Continue reading…

Show Review: OneRepublic at The Forum

Pop rockers bring soaring songs, light show

Mary Bonney
Category: Review

Last Thursday, OneRepublic took over The Forum as part of this summer’s Honda Civic Tour and brought a side Los Angeles fans haven’t seen in their decade-spanning hit career. The quintet performed their infectious pop tunes and wildly popular emotional ballads with musical perfection, but the moments in between the music truly showed the band’s passion for music and connection to their fans.

Opener “Stop and Stare” immediately demonstrated the band’s ability to craft dramatic, infectious songs and the following “Secrets” and “Kids” showcased OneRepublic’s diverse, well-crafted discography of four successful albums. Ryan Tedder’s impressive vocals were on display as his belts stretched dizzyingly high, well past the recorded vocals of songs like “I Lived” and “Let’s Hurt Tonight”.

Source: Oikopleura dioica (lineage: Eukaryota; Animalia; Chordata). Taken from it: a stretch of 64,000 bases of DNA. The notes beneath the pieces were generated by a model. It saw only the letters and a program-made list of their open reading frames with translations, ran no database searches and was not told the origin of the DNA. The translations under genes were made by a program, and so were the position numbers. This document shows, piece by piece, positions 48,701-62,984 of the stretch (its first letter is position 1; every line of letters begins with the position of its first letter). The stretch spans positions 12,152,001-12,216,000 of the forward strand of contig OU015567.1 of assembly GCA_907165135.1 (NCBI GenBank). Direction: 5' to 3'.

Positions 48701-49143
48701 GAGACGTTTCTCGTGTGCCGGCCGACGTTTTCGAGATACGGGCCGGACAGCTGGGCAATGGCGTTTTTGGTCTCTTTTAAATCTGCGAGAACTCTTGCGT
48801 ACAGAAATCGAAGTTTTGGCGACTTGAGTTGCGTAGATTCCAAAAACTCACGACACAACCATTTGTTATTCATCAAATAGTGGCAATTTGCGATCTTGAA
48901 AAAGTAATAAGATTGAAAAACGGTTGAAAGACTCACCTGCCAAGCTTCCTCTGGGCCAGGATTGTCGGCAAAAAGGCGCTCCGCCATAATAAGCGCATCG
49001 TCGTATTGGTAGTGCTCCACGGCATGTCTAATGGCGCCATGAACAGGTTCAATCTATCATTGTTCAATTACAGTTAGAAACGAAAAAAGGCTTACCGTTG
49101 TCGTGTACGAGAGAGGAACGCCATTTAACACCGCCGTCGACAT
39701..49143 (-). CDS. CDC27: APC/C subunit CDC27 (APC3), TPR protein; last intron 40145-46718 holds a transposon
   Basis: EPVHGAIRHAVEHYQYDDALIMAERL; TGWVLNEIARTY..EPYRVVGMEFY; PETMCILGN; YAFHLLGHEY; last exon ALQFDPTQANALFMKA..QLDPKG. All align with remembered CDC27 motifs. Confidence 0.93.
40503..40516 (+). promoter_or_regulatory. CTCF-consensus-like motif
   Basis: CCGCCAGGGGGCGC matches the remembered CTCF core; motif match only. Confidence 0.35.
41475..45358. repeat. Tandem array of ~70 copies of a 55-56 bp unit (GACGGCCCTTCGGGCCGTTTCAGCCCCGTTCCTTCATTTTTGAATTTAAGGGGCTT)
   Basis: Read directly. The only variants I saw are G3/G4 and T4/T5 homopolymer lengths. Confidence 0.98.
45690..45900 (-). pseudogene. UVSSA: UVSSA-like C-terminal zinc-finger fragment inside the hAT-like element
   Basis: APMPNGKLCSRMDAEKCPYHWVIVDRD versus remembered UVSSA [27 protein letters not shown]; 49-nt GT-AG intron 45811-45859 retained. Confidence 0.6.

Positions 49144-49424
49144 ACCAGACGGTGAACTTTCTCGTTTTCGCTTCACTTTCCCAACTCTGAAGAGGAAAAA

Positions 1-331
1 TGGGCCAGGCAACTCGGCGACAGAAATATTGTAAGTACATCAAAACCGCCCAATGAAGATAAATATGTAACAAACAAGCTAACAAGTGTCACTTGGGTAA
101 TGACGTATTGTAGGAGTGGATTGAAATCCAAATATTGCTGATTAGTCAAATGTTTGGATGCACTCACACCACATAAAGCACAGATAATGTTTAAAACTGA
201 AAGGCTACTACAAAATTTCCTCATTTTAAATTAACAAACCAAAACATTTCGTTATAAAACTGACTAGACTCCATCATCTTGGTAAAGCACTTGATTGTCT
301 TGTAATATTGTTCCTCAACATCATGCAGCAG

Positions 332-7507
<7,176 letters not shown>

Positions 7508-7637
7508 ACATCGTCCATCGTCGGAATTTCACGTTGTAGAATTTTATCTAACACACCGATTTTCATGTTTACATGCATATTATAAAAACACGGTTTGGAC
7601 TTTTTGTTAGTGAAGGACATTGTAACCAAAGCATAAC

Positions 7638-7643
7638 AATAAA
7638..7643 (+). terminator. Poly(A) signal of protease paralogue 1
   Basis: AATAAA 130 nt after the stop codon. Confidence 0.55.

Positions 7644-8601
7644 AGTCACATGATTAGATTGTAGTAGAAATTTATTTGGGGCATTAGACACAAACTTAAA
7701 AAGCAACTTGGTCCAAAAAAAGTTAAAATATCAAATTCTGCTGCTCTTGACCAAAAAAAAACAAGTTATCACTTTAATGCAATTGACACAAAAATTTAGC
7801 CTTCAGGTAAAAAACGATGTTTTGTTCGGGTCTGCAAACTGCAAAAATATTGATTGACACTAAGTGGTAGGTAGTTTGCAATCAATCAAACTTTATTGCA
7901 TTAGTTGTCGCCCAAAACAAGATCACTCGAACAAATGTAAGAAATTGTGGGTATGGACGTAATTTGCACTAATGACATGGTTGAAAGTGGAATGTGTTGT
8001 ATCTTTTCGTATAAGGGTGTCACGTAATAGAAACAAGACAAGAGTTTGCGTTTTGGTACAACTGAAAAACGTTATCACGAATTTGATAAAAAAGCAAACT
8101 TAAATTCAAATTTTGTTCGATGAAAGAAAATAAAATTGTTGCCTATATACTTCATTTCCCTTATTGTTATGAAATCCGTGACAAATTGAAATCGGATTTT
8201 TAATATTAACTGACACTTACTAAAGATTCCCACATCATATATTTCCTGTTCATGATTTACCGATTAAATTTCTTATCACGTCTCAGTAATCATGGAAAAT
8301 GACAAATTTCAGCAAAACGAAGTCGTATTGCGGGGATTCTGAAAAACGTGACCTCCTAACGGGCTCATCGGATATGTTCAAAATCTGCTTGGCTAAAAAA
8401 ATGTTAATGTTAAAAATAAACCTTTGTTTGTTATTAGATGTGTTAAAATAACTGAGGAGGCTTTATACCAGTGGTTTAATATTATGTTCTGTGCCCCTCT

OneRepublic effortlessly transitions between stadium-filling epics and intimate tracks. Tedder performed piano, guitar and drums (briefly) throughout the night as the pyramid-shaped stage displayed a stunning light show, which shone best during the Alesso-remixed “If I Love Myself”.

Tedder is well-known as OneRepublic’s lead singer, but is also one of our generation’s most prolific songwriters and producers, which he briefly discussed after warning the audience, “some of you may not care.” He explained his history and desire to perform songs on this tour that he originally penned, including Ed Sheeran’s “Happier” and Beyonce’s “Halo”, another opportunity for Tedder to perform falsetto acrobatics.

During the stripped-down portion of the evening, however, Tedder confessed to fans his fear of this tour. After touring non-stop over two years off their third album Native, Tedder said the band hit the wall and wanted to quit music, but this tour had reinvigorated them. “Now we release music when we want to,” he explained, and thanked fans for reminding them what a strong, supportive following they have.